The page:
Column: Life is full of curveballs — and home runs


Standing in right field, explaining to my daughter the merits of a productive at-bat, the awkward blend of sad and sweet hit me yet again.

The infield and outfield and dugout is, for me, where fatherhood blooms. For months bridging St. Patrick’s Day and back to school, I coach and my daughters play and watch and learn and enjoy softball and baseball more than I ever imagined they might. For a man with three daughters, the interest is flattering.

But summer, too, is where a man without a father wonders what could have been. My dad died when I was 16, not long after both sides made overtures to repair a broken relationship. Summer, this more than any, has dented my heart like a one-hop line drive crashing into an aluminum outfield sign.

Maybe it’s because he was 35 when he died and I turned 35 in April. Maybe it’s because my last good memories of my father came about the time I was 8 and my oldest daughter is now 8. Maybe it’s because the games I revere more than any — baseball and, by extension of batting 1.000 when it comes to producing female offspring, softball — formed the bond that has united so many fathers and sons.

Father’s Day hurt. Saturday’s all-American Fourth of July, thick with its ties to family and fastballs, will do the same. There will be others because the mind wanders and I wonder.

Would he have helped me coach? Would she listen when he told her to get her butt down when fielding ground balls? What stories would he tell about his Little League glory days?

I want to tell him Whitney rapped three hits Saturday night in a game that spawned her team’s first dose of real confidence, that she was right there in the middle when they did those silly pregame chants, that she woke up a few hours after the nightcap ended and was eager for more.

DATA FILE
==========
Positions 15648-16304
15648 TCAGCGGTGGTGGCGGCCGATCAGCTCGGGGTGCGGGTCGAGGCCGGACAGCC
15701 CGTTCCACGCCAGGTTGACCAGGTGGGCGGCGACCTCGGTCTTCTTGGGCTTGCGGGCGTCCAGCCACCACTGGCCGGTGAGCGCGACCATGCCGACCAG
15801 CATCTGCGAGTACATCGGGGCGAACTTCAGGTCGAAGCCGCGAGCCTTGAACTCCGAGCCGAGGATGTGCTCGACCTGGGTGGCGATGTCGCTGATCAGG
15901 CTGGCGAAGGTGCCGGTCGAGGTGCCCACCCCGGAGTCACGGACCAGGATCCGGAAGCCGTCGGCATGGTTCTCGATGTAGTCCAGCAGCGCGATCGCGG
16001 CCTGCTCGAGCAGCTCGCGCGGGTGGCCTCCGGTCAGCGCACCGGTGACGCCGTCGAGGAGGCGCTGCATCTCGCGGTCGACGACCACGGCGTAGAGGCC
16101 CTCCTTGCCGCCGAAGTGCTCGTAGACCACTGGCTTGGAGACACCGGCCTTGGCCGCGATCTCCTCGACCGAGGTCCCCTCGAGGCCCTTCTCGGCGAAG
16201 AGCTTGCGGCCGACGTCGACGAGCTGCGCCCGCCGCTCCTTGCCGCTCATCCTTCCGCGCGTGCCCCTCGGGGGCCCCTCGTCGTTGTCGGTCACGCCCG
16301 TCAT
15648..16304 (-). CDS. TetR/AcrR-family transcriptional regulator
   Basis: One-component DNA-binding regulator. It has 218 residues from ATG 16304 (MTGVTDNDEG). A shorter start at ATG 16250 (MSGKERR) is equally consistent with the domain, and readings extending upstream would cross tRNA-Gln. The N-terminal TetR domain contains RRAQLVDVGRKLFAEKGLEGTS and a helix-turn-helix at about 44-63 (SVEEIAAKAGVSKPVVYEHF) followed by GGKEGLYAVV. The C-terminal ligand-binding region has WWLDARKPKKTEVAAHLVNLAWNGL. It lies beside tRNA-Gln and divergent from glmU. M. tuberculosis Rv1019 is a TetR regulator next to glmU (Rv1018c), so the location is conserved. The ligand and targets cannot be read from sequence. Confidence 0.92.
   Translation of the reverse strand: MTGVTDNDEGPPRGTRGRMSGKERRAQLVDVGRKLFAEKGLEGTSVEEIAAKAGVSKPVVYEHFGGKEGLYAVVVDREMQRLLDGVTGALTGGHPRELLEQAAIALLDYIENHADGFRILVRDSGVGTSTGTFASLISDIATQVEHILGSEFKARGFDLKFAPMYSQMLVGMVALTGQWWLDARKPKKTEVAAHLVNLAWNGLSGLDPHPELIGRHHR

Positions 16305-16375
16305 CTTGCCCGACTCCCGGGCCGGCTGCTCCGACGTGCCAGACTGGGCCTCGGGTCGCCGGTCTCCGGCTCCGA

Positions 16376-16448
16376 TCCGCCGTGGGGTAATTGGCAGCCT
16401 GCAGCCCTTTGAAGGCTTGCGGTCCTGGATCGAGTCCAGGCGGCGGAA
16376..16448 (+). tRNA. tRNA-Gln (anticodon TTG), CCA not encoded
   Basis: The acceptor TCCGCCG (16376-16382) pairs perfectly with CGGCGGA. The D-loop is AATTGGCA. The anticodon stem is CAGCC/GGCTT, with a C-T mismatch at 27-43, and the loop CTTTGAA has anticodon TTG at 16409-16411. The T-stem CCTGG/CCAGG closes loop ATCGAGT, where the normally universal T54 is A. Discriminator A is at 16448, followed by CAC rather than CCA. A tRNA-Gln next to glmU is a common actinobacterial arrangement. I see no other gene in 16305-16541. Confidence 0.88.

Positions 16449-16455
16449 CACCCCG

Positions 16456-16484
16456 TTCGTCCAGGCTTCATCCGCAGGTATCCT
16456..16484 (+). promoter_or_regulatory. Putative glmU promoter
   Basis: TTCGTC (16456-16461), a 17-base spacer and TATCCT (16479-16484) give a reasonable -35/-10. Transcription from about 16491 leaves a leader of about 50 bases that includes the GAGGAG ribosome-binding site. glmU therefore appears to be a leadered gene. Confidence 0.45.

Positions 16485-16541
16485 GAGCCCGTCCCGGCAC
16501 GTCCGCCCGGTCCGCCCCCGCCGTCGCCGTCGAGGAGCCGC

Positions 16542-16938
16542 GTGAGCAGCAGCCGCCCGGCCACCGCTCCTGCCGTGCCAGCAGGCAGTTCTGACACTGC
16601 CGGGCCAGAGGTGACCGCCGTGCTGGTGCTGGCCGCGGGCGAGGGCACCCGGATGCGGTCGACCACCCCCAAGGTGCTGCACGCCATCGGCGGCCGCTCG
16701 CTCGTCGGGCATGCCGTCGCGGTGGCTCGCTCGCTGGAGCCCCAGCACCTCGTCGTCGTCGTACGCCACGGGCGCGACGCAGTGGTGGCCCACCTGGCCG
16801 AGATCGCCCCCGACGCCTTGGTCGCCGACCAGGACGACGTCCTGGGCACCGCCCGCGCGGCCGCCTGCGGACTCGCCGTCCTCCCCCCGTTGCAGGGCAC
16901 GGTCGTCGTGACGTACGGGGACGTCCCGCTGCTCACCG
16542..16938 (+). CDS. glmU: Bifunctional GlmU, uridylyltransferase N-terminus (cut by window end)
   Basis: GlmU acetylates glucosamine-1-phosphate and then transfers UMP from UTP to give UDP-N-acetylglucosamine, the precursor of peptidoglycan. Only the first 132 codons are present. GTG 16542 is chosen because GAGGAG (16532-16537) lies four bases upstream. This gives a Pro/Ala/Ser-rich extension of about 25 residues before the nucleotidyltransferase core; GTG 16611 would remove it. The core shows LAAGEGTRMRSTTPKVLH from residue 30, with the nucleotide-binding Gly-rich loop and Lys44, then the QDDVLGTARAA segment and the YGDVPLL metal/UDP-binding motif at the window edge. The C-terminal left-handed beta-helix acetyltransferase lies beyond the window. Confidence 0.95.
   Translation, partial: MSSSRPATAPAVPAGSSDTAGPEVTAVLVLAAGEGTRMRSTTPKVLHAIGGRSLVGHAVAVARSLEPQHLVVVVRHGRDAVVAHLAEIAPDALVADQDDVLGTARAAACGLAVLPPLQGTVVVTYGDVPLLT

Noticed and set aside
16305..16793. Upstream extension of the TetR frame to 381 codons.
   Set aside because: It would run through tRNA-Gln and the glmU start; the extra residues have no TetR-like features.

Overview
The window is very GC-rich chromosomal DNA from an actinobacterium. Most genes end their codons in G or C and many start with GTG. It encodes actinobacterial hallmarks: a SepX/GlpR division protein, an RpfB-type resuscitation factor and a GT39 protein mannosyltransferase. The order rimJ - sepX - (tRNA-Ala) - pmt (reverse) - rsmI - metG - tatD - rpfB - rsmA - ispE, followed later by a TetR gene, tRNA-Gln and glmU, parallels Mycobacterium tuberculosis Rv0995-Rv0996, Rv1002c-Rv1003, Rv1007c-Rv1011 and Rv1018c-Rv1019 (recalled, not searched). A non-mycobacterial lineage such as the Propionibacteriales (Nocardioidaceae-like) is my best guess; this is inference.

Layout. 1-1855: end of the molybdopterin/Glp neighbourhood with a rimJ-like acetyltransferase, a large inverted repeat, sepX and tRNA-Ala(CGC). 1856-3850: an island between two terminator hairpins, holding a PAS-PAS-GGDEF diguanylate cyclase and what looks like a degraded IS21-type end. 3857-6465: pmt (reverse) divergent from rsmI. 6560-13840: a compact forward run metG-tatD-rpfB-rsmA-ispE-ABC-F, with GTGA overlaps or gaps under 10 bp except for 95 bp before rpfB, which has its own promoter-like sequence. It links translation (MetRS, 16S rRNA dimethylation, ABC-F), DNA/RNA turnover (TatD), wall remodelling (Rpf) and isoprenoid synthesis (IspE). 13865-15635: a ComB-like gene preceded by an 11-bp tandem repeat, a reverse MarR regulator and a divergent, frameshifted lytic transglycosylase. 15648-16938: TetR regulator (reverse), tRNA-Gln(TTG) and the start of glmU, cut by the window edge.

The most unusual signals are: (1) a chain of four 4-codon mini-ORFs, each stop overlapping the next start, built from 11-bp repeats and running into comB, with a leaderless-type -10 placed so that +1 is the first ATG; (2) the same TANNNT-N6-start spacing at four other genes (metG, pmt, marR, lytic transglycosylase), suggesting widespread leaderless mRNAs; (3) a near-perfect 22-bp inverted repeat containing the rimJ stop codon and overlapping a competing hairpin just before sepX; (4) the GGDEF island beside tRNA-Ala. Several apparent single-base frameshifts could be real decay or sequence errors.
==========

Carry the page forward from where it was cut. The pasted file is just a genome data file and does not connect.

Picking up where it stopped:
Four more, in fact. Twelve games in seven days.

She gets it from me. She gets it from her mother. I suspect the inheritance runs a generation deeper.

You’d have to convince me otherwise.

Nearly 20 years after the car wreck that killed him, it’s finally hitting me what it means that I’ll never see my father again. But as this summer repeatedly pushes me into yearning for my own “Field of Dreams” moment, I’ve never had more fun with my children than I am now.

The 8-year-old walked in the door last month after her own softball game and asked, “Is the College World Series still on TV?” the same week she shamed a Dubois County Bombers pitcher for panicking upon picking up a bunt. “He didn’t know where he was supposed to go with the ball,” she asserted.

The 6-year-old grumbles when T-ball peers dilly-dally on the bases and has worked hard to perfect the art of splitting and spitting sunflower seeds.   

The 3-year-old has an obsession with Jason Heyward, a St. Louis Cardinals outfielder who, in her imaginary land, goes with her and a few other Cardinals on vacations to the beach. She requests to fall asleep on the couch with baseball on TV.

Often, they all wait until between innings to brush their teeth.

Perhaps the infatuation is nothing more than that, and we do bond over far more than sports. It’s just a game, sure. But there’s another layer.

I stood in the outfield Sunday afternoon during the last game of the day, draped my arm around my daughter and hoped she might remember that day, the one where she bumped her knee, hobbled around the bases like Kirk Gibson and overcame the tears (suck it up, buttercup) to play catcher a few innings later.

It wasn’t all sappy success — after I barked at her to tag up and score on a popup, she stood at the bag, then scowled at me coaching third base and said, “I didn’t want to.” But our family spent a weekend at the ballpark and if I told them all we were headed back to the field tomorrow, I doubt they’d argue.

Life throws you curveballs. Sometimes, you hit it anyway.

Jason Recker is the news editor at The Herald. His email is

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